Wicked Lady, The (1945)

The Wicked Lady (1945), directed by Leslie Arliss.

This is a pure example of that distinguished literary genre, the Bodice Ripper. In 1683, unscrupulous Margaret Lockwood just wants to have fun. And her best friend's fianc├ę, a big house and lots of money. And her own way in everything. Bored with her marriage she sneaks out at night and becomes a masked highwayman, holding up coaches with a gun. She links up with another bandit working that stretch of road, the suave and dangerous James Mason, and they become partners in crime. After a night of stand-and-deliver, they retire to a room at the highwaymen's favorite inn for private unmasking and carousing. What could go wrong?

There is more story than that, but such is the exciting part apart from bawdy banter and assorted hanging, poisoning and smothering. The film is based on a novel suggested by a real legend.

I learned of this film from George MacDonald Fraser's The Hollywood History of the World:


...it fulfilled the popular notion of the Restoration as a time of flopping wigs and bulging bosoms (which it was) when gallants and wenches rioted in four-posters and discarded heaps of fashionable clothing. [...] a considerable success, it was rated the height of daring and vulgarity at the time, with Miss Lockwood being compared to Jane Russell, and cleavages having to be discreetly re-shot for the American market.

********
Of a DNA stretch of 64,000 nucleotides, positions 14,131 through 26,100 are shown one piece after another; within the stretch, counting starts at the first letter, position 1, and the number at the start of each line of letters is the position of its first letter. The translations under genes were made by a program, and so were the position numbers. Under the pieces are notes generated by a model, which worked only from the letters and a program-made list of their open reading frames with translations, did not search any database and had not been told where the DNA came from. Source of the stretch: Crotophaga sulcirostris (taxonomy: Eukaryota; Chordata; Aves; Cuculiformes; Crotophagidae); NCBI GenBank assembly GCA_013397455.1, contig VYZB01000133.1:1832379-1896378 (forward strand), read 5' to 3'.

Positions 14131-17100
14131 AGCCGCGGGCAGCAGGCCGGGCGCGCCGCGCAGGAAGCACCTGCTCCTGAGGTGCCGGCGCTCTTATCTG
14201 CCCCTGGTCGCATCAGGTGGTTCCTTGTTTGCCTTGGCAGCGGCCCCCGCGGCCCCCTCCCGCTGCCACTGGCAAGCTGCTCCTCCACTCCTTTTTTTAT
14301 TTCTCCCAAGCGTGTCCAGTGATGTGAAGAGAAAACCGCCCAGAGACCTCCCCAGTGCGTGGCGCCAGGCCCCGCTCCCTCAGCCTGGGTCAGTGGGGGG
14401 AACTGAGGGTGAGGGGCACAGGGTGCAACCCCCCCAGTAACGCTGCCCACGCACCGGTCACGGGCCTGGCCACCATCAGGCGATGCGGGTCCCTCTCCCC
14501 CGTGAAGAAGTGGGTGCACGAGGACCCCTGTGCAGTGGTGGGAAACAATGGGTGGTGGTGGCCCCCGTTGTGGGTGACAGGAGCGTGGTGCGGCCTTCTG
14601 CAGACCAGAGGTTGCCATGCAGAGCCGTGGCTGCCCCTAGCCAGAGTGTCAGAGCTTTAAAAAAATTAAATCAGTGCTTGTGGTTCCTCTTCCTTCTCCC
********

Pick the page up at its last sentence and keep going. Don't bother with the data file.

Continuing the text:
We do indeed have ample expanses of heaving bosoms and aggressive d├ęcolletage, but I don't know which bits had to be adjusted for the US censors. It is a product of the long-defunct Gainsborough Studios which by this time specialized in "a series of morally ambivalent costume melodramas for the domestic market mostly based on recent popular books by female novelists."

Available only in PAL DVD. (Later: Criterion had this in a boxed set of three films).

http://watershade.net/public/wicked-lady.jpg http://upload.wikimedia.org/wikipedia/en/4/40/Wickedladyposter.jpg